“When an Assamese woman weaves a cloth, she weaves a dream with it”

Sualkuchi , also known as a weaving village is a village of international repute. Situated on the bank of the river Brahmaputra, in Assam State of India, this picturesque village has been developed over the years as a major centre for commercial production of indigenous silk fabrics.

I visited Sualkuchi in 2013, for official purpose. While passing through the narrow streets of the village the rhythmic ‘click-clack, click-clack’ sound of the hand –looms shuttle flying through the sheds of the wrap make one dance with the rhythm. The wooden or bamboo sheds specially constructed for weaving has typified the traditional architecture, the walls are coated with mud to keep the interior cool in summers and warm in winters. Sualkuchi is famous as the ‘Manchester of Assam’.

Sualkuchi Silk Village in Assam
An artisan weaving in handloom
Traditional weaving of flora and fauna

As the tradition goes, a girl’s skill to weave was the primary qualification that made her eligible for marriage. Almost every household in this village is engaged in the process of weaving. They not only weave their own cloth, but also for commercial purpose. There are about 17000 silk handlooms presently working in Sualkuchi producing an eclectic range of silk products. Most of Sualkuchi’s silk is woven into Mekhela-Chadar and Gamosas, the traditional dresses. Muga the golden fabric silk is the most commonly weaved silk, Eri the Ahimsa silk ( non-violent or vegetarian silk ) , Mulberry and Tusser silk are the other types of silk weaved.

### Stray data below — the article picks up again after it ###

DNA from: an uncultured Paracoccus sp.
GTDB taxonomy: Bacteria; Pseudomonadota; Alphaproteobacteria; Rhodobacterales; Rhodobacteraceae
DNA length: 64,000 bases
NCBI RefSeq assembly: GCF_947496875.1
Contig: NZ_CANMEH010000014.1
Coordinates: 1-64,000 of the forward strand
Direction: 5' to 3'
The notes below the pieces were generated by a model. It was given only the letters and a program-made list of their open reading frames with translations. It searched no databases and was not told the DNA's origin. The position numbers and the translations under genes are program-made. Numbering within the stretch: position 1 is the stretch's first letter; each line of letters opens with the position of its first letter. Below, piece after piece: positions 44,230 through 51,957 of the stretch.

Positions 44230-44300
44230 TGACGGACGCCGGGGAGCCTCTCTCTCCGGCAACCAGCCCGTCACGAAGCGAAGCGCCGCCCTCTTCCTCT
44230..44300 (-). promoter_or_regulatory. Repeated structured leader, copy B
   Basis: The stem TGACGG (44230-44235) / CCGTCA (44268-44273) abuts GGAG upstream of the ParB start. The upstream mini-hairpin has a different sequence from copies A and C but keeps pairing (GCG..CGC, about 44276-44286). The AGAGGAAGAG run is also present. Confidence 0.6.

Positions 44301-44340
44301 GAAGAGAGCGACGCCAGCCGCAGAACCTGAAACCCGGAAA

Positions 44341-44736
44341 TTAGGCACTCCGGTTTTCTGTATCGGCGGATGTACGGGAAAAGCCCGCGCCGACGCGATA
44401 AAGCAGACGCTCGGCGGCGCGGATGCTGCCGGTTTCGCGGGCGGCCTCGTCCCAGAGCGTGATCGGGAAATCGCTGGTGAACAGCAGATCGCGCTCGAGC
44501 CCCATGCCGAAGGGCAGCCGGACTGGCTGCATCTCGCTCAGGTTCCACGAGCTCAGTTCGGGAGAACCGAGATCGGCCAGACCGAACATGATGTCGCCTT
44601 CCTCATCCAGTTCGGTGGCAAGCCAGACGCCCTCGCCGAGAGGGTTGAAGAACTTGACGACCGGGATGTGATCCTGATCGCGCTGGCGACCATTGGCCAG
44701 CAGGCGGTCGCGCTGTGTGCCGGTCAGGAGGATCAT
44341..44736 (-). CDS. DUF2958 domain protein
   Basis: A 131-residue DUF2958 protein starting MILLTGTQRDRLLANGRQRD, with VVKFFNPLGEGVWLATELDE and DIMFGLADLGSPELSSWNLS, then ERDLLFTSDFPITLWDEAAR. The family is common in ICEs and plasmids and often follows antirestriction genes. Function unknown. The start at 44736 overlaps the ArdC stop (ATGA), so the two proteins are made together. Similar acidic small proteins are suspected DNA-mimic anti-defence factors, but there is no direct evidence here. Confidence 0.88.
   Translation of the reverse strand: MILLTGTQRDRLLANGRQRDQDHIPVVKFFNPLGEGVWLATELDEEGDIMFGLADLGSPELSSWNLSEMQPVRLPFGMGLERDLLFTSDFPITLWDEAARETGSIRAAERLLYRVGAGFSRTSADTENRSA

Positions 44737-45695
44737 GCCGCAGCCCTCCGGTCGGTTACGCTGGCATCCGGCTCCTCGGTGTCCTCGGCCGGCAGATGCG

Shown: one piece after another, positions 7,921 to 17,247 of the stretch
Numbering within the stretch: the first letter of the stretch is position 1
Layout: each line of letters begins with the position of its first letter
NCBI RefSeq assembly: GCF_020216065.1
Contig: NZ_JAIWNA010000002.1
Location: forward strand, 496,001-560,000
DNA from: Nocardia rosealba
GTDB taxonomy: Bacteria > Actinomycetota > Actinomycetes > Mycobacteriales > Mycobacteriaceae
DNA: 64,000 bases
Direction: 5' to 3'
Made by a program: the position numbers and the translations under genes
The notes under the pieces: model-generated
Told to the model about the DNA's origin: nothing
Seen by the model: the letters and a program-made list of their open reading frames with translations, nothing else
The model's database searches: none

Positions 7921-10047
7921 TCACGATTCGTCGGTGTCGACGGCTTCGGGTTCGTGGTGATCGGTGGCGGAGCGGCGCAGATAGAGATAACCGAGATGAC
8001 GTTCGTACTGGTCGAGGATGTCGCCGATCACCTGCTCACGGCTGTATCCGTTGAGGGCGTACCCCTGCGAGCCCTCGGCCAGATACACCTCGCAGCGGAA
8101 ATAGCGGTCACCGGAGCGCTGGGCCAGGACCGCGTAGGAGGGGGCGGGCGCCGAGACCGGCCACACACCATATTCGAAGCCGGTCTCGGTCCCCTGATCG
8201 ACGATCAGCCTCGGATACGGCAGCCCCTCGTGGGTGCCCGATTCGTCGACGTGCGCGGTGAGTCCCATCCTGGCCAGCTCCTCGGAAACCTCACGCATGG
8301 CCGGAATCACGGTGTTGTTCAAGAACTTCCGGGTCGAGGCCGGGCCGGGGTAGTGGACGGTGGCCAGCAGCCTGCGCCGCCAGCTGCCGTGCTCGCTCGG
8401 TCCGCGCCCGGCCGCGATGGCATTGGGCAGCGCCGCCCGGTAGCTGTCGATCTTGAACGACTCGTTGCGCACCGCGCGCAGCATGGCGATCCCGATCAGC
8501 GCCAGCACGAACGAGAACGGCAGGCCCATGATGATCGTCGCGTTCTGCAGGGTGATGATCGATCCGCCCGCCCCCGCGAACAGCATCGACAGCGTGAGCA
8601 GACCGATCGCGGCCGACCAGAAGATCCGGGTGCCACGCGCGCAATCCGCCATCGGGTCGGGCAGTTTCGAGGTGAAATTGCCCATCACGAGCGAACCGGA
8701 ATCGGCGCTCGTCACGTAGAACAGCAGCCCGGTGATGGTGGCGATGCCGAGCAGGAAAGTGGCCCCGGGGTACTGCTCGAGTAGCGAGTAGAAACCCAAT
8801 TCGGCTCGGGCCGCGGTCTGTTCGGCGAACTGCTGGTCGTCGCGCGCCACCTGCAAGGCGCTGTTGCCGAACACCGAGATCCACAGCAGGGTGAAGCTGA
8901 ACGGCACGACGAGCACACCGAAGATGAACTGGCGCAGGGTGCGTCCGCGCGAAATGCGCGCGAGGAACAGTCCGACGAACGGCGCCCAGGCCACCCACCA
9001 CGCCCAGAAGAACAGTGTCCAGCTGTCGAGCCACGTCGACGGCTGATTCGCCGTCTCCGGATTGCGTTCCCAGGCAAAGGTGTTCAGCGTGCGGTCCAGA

The sight of women wearing the traditional two piece sari known as Mekhela –chador not only delighted me but also made me curious to buy one for myself.

Majority of the communities in the village are engaged in weaving and the rest are farmers or fishermen. The village and surroundings are rich in ecological diversity and are home to both migratory and exotic local birds. The regional attraction consists of famous Kamakhya Temple and North Guwahati Traditional food and festivals are other attractions.

Famous Kamakhya temple
Famous Kamakhya temple

Besides weaving people are engaged in handicrafts like basket making, bamboo craft like hand fan making Assamese Jaapi, traditional umbrella etc. Visitors can try traditional dresses like Mekhla Chador, Gamocha, Jaapi etc and barge on tasty traditional food, and yes do not forget to buy original silk as souvenir.

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